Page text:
And THEN I had to go back and tackle the other half of the potatoes.  Thankfully, the prep for freezing is the same as canning (boil for 15-20, peel, cube or mash).  So I threw them in Ziplocs and popped them in the freezer.  That'll be less work for me Thanksgiving morning.

The rest of the sweet potatoes went out in the garage (they need to be kept cool, but not cold.  Above 50 degrees is recommended.)  Between the canning, freezing, and cold storage, we should be all set for sweet potatoes for a long time. 

I will never can them again.  What I will do is pop extra in whenever I bake some for dinner, then mash and freeze.  Much less work.  Did I mention this whole process was a pain?  Don't do it.

Saturday, November 12, 2011

Bye Bye Bells

We had a frost warning last night... and although the parsley and oregano and other herbs seem unaffected, the Bell Peppers definitely succumbed.  So I harvested the last of them.  I think the Cayenne has jumped ship, too, but I am going to give it a day or two to recover (no signs of frost in the next week) before I pick the rest of them.  I should have harvested them all and taken the plant in, but it was the last thing I felt like doing.  If it recovers, then I will.  If it doesn't, then it's one less thing for me to nurse this winter.  I think I'd like to try growing Tabasco peppers, instead, just to try something different (and because they are absolutely beautiful.)

Wednesday, November 9, 2011

Homemade Tortillas

What to do when there's no meat defrosted and you're too sick to go to the store?  Bulgar Tacos for dinner!

Except, of course, we only had one taco shell left in the house.  I've always wanted to try making my own, so I decided this would be it.

I used this recipe and didn't have any lard, so I used Earth Balance Shortening-Substitute (no hydrogenation).  It was super easy to mix up and knead.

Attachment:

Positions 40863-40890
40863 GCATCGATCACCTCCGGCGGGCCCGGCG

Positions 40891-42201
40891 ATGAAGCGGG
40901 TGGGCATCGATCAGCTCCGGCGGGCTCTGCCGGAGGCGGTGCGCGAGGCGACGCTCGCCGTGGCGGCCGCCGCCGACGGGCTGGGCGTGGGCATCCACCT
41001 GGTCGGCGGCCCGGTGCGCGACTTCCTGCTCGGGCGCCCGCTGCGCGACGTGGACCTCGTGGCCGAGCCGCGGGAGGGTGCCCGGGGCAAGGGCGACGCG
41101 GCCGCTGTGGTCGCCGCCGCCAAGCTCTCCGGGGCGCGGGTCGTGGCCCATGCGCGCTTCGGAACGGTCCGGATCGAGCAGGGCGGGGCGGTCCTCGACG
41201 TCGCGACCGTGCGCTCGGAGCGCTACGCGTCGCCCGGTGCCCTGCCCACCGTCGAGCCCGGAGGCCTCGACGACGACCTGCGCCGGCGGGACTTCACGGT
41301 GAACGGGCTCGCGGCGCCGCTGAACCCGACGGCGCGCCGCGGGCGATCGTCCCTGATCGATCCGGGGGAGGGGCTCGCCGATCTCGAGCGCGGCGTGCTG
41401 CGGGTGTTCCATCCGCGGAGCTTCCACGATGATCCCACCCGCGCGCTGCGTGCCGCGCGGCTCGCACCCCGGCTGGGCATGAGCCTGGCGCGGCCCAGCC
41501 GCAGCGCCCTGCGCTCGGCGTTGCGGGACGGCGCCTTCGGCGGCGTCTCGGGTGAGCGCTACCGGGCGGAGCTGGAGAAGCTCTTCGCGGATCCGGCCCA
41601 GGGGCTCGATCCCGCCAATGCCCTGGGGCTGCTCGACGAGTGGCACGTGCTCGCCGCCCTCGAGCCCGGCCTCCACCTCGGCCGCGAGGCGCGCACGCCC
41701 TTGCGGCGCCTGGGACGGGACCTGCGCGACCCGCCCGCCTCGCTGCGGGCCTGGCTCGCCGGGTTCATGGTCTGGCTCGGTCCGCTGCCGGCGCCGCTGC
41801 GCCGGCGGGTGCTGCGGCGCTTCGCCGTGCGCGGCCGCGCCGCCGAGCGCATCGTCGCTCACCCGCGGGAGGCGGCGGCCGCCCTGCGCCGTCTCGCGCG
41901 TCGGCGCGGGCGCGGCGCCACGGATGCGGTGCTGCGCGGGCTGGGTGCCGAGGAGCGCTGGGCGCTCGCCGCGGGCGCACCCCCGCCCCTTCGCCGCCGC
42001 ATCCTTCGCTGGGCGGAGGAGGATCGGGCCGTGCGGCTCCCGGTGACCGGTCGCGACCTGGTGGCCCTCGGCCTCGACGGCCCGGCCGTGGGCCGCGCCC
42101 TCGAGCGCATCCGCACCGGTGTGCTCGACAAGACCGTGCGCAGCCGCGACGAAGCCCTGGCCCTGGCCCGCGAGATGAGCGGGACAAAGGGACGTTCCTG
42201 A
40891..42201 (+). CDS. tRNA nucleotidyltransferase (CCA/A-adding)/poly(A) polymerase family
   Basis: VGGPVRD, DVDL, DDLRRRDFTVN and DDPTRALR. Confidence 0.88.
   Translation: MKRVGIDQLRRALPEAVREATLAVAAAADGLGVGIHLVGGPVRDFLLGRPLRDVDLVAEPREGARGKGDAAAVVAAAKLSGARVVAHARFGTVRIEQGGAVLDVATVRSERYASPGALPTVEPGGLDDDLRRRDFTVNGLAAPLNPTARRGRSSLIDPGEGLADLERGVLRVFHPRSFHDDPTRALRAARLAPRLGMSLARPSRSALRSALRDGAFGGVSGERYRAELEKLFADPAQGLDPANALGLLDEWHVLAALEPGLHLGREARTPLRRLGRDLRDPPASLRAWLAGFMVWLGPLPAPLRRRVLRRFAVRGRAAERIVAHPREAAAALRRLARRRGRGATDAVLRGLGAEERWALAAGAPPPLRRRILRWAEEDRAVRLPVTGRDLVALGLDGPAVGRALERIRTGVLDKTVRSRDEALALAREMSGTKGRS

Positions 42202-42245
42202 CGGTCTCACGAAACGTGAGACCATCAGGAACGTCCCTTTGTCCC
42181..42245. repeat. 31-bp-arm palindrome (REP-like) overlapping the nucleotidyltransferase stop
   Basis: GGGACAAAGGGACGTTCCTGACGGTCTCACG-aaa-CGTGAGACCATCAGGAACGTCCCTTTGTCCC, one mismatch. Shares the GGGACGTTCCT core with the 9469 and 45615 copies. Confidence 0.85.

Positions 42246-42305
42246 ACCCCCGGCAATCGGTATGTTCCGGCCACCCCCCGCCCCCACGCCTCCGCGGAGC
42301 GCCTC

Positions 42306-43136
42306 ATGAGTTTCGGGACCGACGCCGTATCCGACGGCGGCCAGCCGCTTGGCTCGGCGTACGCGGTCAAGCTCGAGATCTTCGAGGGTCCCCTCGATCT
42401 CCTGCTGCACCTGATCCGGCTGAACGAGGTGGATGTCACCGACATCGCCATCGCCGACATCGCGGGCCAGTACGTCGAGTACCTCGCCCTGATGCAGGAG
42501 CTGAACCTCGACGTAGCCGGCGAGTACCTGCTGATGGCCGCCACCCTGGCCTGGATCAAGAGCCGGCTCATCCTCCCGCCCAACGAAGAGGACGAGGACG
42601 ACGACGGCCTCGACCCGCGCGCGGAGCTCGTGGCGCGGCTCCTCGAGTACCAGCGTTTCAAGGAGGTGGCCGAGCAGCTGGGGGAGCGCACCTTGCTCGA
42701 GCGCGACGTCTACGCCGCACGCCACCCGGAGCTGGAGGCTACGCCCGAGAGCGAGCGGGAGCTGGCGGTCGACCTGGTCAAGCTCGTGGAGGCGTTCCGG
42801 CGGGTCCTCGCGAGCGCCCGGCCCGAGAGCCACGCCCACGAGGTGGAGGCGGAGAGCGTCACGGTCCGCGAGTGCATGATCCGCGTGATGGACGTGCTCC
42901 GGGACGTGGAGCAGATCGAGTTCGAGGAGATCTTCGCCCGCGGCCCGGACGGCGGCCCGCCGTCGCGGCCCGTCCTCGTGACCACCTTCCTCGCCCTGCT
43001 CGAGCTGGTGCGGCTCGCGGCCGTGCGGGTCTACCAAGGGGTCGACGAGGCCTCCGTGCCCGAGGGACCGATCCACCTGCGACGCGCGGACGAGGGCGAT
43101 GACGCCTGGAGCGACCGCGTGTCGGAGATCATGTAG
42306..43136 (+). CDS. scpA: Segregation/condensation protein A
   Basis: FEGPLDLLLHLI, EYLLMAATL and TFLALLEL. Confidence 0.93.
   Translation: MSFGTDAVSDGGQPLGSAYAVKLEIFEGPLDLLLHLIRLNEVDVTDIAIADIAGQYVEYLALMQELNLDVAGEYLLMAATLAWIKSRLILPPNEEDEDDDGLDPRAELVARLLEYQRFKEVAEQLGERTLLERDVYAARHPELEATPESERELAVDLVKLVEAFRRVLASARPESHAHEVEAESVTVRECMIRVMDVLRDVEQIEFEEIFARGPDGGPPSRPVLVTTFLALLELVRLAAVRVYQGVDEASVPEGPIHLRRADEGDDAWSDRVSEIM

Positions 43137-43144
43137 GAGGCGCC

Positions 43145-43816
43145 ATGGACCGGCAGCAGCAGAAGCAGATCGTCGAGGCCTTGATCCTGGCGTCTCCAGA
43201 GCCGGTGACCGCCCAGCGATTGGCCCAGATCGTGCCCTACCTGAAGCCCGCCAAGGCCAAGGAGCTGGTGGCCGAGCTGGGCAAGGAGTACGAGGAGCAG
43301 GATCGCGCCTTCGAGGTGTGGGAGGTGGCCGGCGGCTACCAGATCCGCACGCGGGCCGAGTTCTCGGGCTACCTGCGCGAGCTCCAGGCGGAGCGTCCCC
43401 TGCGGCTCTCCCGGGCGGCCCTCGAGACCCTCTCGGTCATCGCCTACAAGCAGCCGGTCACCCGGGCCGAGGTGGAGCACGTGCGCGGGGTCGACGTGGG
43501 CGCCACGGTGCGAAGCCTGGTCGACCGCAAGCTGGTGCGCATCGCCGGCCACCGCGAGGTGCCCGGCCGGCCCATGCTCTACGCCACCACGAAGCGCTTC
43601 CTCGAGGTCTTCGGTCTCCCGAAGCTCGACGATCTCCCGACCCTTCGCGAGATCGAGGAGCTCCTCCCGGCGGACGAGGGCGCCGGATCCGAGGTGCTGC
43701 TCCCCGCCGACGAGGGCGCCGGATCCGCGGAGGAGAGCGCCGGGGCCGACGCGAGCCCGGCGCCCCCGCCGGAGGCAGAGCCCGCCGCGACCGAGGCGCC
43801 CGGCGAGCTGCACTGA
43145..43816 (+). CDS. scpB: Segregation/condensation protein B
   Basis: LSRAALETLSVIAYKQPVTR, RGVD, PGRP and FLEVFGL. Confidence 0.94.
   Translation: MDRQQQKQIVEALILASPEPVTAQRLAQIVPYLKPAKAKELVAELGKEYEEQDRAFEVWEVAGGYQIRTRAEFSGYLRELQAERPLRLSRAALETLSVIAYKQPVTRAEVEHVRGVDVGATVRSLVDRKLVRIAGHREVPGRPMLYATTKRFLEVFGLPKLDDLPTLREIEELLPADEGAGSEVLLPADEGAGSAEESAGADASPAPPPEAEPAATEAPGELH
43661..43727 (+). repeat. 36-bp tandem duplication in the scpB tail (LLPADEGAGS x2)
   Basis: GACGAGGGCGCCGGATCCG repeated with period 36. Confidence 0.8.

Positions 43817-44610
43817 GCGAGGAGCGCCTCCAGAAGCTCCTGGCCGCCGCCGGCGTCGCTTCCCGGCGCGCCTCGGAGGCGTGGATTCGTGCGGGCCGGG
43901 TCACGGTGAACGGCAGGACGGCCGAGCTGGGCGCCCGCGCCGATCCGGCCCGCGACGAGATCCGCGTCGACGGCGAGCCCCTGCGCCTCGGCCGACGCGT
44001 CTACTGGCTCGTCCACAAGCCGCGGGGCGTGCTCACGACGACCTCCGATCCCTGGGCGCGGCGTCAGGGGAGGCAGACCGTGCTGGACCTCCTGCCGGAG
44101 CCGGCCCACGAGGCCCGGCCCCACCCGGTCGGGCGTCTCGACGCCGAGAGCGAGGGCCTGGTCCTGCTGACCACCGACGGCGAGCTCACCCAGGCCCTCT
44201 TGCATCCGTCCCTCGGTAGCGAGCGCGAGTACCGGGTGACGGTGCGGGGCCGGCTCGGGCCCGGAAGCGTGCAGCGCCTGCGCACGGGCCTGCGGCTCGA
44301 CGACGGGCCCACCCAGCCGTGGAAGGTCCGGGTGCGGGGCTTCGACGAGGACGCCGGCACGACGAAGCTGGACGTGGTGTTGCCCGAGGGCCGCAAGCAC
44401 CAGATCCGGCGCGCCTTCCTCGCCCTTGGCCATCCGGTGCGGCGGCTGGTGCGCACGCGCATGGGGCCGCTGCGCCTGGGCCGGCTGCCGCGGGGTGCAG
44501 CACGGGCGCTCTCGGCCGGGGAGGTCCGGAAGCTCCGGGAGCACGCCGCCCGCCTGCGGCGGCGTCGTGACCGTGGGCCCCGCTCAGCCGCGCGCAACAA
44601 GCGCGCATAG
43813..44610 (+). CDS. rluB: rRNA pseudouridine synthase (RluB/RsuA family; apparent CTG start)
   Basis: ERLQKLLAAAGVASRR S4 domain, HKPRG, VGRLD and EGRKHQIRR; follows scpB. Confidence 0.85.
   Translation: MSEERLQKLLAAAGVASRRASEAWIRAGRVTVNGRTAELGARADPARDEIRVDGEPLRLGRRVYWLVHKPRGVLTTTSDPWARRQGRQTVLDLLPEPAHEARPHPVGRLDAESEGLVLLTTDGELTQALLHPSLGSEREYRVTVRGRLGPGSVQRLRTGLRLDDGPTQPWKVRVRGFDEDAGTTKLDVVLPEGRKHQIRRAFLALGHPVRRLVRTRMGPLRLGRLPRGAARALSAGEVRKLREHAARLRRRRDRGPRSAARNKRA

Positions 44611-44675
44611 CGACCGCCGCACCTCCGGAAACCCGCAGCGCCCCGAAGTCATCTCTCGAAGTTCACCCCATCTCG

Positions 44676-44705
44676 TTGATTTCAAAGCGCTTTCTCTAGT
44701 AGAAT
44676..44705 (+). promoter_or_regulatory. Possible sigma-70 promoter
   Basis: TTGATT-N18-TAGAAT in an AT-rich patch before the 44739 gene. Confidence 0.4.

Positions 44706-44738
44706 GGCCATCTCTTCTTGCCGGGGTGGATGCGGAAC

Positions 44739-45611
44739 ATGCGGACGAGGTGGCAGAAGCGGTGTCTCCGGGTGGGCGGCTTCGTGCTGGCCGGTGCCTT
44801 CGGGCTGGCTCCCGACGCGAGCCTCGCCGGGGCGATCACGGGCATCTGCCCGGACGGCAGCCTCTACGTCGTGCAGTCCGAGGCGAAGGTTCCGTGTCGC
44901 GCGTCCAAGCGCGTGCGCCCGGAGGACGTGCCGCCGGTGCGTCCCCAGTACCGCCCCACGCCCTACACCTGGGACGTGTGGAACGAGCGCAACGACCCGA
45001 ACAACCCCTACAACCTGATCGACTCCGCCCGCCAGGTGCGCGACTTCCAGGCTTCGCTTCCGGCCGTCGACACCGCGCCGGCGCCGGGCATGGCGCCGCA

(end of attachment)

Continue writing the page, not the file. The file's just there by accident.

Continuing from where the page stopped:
Original directions said to divide into 24 pieces.  I did 16, and then got 2 extras by stealing from the larger balls.
Roll thin and then transfer to skillet.
When they bubble and are golden, turn and cook the other side.
It would have been much easier with a helper, since they only need to cook for a short time and it takes awhile to roll out.  Or, may be roll them all out and stack between layers of wax paper?

I only ended up cooking half of them.  I froze the rest of the balls and am hoping they will be ok next time we have tacos.

Tuesday, November 8, 2011

November in Zone 7b/8a

Roses, people... we still have roses.  Blooming, Blossoming, Beautiful roses.  In November.  (Can you tell I'm not used to this?  Snowflakes and frost, yes.  Roses, no.)

 The carrots (which I planted late, I think!) are up and I've already thinned them out.

I've harvested most of the broccoli and am now waiting for the side shoots to get big enough to pick.

Mr. Bumblebee is still loving the basil and lavender.  I love knowing he's there to pollinate my treasures.
The Black Swallowtail Cats have found the parsley.  We counted about a dozen, but I think we're down to a handful at this point.  (Look carefully in the center.  You'll see one with it's white stripe.)

The cabbages are just starting to head up, and I had to harvest the first tiny one today.  It was getting decimated by cabbage worms.  Fortunately, the few others I have seem to be faring better.  As with the broccoli, I don't think I planted enough cabbages.  I didn't want an influx, but I might have forgotten they can be left unharvested for awhile.  Or I might have been permanently scarred by Mom's stinky sauerkraut fermenting in the basement...  (love you, Mom!) 

I'm not sure what to expect from the herbs, so I'm dehydrating as many as I can in case they don't last the winter.

I just planted garlic and shallots, which may be a little late but who knows.  I didn't special order any heirloom varieties (most were sold out by the time I got around to looking).  I just bought some at the store and plunked the individual cloves in the ground.  Yes, you can do that.  Which reminds me, the leeks I bought and planted are doing wonderfully.  Need to figure out when/how to harvest them.

And since it's November, best of all the new seed cattys will be here next month and I can start dreaming about my first real garden, with plants that *I* chose and raised.  Until then, I need to go freeze some more bell peppers...

Monday, November 7, 2011

It's Official...


It's a beautiful day, sun shining, 65 degrees, and I am sick as a dog.  But I decide that some Vitamin D can't hurt, and I can't spread my germs to anything out in the garden, so off I go.

First thing on the to-do list?  Preparing the Jalapeno for over-wintering inside.